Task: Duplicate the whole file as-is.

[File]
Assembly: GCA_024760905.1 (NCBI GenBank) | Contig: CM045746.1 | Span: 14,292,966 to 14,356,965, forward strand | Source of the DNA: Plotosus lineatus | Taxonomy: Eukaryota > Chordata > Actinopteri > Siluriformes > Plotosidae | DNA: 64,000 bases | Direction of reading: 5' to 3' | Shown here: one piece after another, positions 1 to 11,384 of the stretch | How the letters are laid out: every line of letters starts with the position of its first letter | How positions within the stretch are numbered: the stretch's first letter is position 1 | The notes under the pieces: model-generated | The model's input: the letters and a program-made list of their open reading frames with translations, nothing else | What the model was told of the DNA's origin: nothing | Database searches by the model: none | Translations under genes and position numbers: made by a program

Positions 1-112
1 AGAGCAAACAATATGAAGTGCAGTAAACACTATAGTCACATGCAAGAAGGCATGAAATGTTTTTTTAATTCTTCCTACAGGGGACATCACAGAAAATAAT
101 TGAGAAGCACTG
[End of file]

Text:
Assembly: GCA_024760905.1 (NCBI GenBank) | Contig: CM045746.1 | Span: 14,292,966 to 14,356,965, forward strand | Source of the DNA: Plotosus lineatus | Taxonomy: Eukaryota > Chordata > Actinopteri > Siluriformes > Plotosidae | DNA: 64,000 bases | Direction of reading: 5' to 3' | Shown here: one piece after another, positions 1 to 11,384 of the stretch | How the letters are laid out: every line of letters starts with the position of its first letter | How positions within the stretch are numbered: the stretch's first letter is position 1 | The notes under the pieces: model-generated | The model's input: the letters and a program-made list of their open reading frames with translations, nothing else | What the model was told of the DNA's origin: nothing | Database searches by the model: none | Translations under genes and position numbers: made by a program

Positions 1-112
1 AGAGCAAACAATATGAAGTGCAGTAAACACTATAGTCACATGCAAGAAGGCATGAAATGTTTTTTTAATTCTTCCTACAGGGGACATCACAGAAAATAAT
101 TGAGAAGCACTG